“When I started my set tonight, I did like four or five songs off the head, but when it comes to written material I don’t like to do it a lot because I know it too well. I always want to say some new shit. I might see somebody looking at me a certain way, so I’ll give them something to look at me for. I like to give people something everybody in the room can relate to, like some Saturday morning cartoons or some shit. “
ACT:LIVE: That came close to a question of mine down the line but I’ll ask now, what were your favorite cartoons?
“I used to watch Comic Strip, remember that? That shit that used to come out on ABC. Beetle Bailey and all that shit. Street Frogs, Thundercats, Tom and Jerry…because I’m an artist at heart man, I used to always watch cartoons. A lot of that Japanimation shit I can’t get in to. The art is great, but it puts me to sleep. That ain’t my type of thinking. I like the art though.”
ACT:LIVE: What was your favorite cereal to eat while watching?
“I used to rotate, man. I’d go from liking Cinnamon Toast Crunch, to Fruity Pebbles, to Apple Jacks, all those.”
ACT:LIVE: What are the projects in the works?
“Me and Mo Producto are getting ready to do part two of the “Everything” mixtape. We’re thinking about calling it “Everything Else”, but I doubt that will be the name of it. This one’s gonna have some features on it. My boy FINALE, from Detroit… my man Scribe, who is another cat that’s my brother. Scribe’s from Rochester. Scribe and Mo Producto have another joint coming to look our for. Invincible, she’s from a group called The Anomalies, a crew of all girls in Detroit. They all know Dilla and everything, they all came up together. Matter of fact, she’s in the group, The Platinum Pied Pipers.”
“I like talking about other people than I do myself”, he laughs.
“I’m doing some feature shit too. I’m getting ready to be on this dude Crisis’ tape, he’s from The Justice League. He does production for them. I’m getting ready to get on some joints with my man Oddisee from Maryland/DC area. I’ll be on that compilation. I got one of the tracks done already, I just gotta buff out the kinks.”
“And, my fingers are crossed, but DITC is doing another album. They are doing it with Boss Money and my man JB, he manages Minnesota and Minnesota has done production on Mos Def’s last two projects. He also does a lot of the music for Def Poets.”
“The man I would love to run back into is Common. He is one of my favorite MC’s. He and Black Thought. They are a few of the dudes that are still innovative. Black Thought is from that class of dudes like Kane and them, he’s nasty.”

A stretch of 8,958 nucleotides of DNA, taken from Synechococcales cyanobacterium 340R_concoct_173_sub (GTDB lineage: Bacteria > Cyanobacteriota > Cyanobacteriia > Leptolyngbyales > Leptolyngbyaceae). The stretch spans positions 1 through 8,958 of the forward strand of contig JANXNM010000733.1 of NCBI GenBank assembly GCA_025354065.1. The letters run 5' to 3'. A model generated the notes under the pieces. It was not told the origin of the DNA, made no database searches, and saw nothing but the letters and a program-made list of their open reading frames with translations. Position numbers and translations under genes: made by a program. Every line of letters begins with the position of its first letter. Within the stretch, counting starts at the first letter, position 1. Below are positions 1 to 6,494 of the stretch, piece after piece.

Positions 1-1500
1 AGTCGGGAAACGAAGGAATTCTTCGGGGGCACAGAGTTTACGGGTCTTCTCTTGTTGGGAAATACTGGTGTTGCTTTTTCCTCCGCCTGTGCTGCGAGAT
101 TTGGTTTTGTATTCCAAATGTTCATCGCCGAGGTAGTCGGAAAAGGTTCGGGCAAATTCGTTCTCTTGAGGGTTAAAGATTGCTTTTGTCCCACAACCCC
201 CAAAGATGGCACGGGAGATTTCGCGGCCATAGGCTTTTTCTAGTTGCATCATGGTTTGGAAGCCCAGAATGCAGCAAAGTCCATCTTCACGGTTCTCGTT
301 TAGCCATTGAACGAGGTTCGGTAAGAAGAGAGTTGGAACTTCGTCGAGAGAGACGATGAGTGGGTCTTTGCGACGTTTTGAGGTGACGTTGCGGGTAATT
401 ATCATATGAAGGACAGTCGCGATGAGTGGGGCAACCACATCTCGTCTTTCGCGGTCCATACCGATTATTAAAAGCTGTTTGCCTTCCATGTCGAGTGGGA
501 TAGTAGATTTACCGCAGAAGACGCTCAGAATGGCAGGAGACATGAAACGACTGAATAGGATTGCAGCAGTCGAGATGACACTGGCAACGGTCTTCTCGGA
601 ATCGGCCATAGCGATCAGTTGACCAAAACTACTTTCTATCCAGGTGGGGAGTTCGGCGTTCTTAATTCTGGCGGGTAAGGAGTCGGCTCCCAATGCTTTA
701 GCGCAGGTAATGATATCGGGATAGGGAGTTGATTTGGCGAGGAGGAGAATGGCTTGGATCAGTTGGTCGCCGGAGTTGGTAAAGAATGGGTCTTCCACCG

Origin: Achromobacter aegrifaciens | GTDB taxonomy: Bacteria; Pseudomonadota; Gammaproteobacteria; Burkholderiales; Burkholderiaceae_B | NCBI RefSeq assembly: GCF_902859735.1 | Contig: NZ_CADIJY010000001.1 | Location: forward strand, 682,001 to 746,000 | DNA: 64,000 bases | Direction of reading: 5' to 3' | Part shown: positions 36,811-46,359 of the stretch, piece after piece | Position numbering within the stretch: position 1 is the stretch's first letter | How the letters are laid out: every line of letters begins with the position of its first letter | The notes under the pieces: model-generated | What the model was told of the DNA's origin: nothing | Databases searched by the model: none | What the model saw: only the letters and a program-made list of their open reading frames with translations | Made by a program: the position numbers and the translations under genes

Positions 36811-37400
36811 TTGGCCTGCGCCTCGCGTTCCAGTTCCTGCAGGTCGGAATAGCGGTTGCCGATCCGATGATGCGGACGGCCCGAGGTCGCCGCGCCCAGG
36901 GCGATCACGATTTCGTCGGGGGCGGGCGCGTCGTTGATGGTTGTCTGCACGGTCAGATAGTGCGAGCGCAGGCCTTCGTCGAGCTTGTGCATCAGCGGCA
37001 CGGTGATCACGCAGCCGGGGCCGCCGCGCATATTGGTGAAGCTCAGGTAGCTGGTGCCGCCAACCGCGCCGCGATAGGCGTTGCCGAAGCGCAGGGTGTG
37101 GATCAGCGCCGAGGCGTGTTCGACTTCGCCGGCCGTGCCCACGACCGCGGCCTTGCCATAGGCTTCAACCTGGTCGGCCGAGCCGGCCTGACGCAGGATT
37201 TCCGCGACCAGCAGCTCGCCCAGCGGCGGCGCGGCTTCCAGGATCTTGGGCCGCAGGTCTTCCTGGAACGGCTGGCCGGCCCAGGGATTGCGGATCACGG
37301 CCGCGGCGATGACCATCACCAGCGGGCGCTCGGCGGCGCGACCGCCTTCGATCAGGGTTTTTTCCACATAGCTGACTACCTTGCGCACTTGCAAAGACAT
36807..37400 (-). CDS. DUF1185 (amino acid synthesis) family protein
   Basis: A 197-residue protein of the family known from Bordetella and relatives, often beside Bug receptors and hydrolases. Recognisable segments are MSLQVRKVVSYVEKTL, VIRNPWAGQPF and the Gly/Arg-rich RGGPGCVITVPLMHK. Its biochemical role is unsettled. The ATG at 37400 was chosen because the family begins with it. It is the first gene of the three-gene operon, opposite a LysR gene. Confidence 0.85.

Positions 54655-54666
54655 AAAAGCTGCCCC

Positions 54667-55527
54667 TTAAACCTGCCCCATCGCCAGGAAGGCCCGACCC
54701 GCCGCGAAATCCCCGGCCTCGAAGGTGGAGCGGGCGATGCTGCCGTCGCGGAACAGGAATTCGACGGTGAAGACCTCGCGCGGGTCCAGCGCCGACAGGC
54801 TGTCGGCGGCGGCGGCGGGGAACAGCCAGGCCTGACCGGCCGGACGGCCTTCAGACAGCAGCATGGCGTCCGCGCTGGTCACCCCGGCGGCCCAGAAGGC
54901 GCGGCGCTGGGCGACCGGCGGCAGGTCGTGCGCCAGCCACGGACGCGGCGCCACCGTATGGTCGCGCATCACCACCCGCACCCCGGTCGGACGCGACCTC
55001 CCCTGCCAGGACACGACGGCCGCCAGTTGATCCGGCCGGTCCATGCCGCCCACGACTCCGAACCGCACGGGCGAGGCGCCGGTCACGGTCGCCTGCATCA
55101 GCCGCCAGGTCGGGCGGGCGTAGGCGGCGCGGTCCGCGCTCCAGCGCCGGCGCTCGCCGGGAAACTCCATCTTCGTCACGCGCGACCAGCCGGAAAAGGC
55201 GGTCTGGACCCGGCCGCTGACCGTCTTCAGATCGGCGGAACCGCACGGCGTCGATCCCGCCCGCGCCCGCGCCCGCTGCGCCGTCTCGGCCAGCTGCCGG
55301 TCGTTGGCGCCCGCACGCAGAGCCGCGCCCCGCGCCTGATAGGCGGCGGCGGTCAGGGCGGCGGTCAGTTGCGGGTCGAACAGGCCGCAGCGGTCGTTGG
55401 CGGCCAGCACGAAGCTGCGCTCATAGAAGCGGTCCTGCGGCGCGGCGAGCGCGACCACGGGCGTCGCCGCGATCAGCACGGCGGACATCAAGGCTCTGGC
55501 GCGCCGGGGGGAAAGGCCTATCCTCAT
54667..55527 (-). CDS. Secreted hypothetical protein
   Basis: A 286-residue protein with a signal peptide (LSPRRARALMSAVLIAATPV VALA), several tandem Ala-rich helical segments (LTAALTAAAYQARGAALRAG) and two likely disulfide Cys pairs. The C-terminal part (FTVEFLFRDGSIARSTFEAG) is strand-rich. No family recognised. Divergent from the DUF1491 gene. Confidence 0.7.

ACT:LIVE: Are you going to try and stop in and say hi when the Roots come to the Rochester Music Fest?
“Oh, yeah man. I’ve never missed a Roots show that came close to Rochester. I feel sorry for people that don’t try to expand their horizons and check out these artists. It’s not even about their show; it’s about how much they appreciate music. The energy is fucking ridiculous.”
“Today’s listener is afraid of hearing something that makes you think, that’s all it boils down to.”
ACT:LIVE: Everyone’s yelling for you, so last question, everybody’s got a superhero name, what’s yours?
“I don’t have a superhero name, but a lot of people call me “The Two Mic Specialist”, live via satellite…thanks man, peace.”
I want to thank Hassaan again for giving some time and also thank Provide and Frank at the door for helping me out again. Drew, the proprietor of Dub Land Underground, you’re a good dude and you’re doing a great job. Shout out to Kristin at the bar downstairs, keep the Tully comin’. While I have your attention though, what the fuck is up with my $18 tab for two drinks?!
To quickly recap the show, well Hassaan kicked it for a straight hour at least. He started with a clip of freestyles for the first half and went back into some album cuts from the Soul for Sale disc, including the title track. That song is the real ish and was produced by the well-known Kev Brown. His DJ, and house DJ for Wednesday nights, Rodeo Fab kills it every week. It’s nice to have an old-school head down there rocking for the crowd. Props to DJ Private Eye for keeping the warm-up.
I didn’t get to talk ask Hassaan about the Emilio Rojas and M-Phazes connection, but, next time kiddies. Next time.
Right now we’re listening to: